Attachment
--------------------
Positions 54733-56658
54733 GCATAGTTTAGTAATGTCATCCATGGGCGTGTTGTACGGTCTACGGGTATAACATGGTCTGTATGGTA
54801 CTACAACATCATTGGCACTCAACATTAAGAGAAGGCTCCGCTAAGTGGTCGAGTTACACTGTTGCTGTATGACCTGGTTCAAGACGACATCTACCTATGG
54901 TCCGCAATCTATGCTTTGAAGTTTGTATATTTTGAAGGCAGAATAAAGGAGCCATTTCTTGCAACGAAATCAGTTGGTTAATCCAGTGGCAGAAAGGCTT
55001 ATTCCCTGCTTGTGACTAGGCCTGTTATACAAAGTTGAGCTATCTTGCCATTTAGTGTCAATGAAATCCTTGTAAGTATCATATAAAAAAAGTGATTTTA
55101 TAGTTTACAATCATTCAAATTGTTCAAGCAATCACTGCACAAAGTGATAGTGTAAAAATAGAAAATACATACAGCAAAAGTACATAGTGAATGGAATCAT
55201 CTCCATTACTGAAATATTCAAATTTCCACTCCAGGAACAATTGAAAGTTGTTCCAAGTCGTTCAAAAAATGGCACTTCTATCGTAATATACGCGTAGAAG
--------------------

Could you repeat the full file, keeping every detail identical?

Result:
Positions 54733-56658
54733 GCATAGTTTAGTAATGTCATCCATGGGCGTGTTGTACGGTCTACGGGTATAACATGGTCTGTATGGTA
54801 CTACAACATCATTGGCACTCAACATTAAGAGAAGGCTCCGCTAAGTGGTCGAGTTACACTGTTGCTGTATGACCTGGTTCAAGACGACATCTACCTATGG
54901 TCCGCAATCTATGCTTTGAAGTTTGTATATTTTGAAGGCAGAATAAAGGAGCCATTTCTTGCAACGAAATCAGTTGGTTAATCCAGTGGCAGAAAGGCTT
55001 ATTCCCTGCTTGTGACTAGGCCTGTTATACAAAGTTGAGCTATCTTGCCATTTAGTGTCAATGAAATCCTTGTAAGTATCATATAAAAAAAGTGATTTTA
55101 TAGTTTACAATCATTCAAATTGTTCAAGCAATCACTGCACAAAGTGATAGTGTAAAAATAGAAAATACATACAGCAAAAGTACATAGTGAATGGAATCAT
55201 CTCCATTACTGAAATATTCAAATTTCCACTCCAGGAACAATTGAAAGTTGTTCCAAGTCGTTCAAAAAATGGCACTTCTATCGTAATATACGCGTAGAAG